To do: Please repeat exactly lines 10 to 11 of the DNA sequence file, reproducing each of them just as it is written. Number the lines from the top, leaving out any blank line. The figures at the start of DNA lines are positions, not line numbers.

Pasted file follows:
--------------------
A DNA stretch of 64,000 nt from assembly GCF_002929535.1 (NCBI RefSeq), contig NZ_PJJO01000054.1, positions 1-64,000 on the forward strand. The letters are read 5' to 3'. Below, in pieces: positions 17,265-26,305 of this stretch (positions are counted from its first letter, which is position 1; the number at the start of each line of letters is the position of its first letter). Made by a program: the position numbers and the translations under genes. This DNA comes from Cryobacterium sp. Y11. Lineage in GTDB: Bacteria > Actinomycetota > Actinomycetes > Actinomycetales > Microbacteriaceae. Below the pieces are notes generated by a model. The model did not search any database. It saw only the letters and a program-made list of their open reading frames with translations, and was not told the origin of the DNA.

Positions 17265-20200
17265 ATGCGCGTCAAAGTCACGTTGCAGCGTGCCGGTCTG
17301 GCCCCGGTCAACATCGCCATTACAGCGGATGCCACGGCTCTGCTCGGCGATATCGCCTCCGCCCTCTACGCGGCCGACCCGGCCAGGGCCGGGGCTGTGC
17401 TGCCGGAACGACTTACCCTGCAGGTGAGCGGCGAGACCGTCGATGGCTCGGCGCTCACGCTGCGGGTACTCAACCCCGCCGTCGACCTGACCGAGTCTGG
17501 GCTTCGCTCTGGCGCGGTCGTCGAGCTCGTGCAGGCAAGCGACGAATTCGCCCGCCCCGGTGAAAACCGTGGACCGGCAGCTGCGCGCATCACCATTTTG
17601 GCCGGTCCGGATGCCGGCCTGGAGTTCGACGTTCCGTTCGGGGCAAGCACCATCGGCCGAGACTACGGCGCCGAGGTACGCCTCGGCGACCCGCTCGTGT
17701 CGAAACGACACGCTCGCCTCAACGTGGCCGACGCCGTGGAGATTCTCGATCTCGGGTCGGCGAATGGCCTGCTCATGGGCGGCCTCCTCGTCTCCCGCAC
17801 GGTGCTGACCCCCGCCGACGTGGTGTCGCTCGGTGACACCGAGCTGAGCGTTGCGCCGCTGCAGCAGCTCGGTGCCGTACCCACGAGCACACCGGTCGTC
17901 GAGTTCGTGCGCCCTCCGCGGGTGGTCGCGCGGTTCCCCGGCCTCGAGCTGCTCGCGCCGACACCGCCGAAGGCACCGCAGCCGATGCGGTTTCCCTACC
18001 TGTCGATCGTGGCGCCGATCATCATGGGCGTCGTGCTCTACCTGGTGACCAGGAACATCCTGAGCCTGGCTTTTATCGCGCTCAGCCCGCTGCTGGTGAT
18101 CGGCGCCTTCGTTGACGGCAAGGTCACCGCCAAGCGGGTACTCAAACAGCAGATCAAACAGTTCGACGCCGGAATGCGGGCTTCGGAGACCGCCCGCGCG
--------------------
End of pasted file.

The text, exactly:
17901 GAGTTCGTGCGCCCTCCGCGGGTGGTCGCGCGGTTCCCCGGCCTCGAGCTGCTCGCGCCGACACCGCCGAAGGCACCGCAGCCGATGCGGTTTCCCTACC
18001 TGTCGATCGTGGCGCCGATCATCATGGGCGTCGTGCTCTACCTGGTGACCAGGAACATCCTGAGCCTGGCTTTTATCGCGCTCAGCCCGCTGCTGGTGAT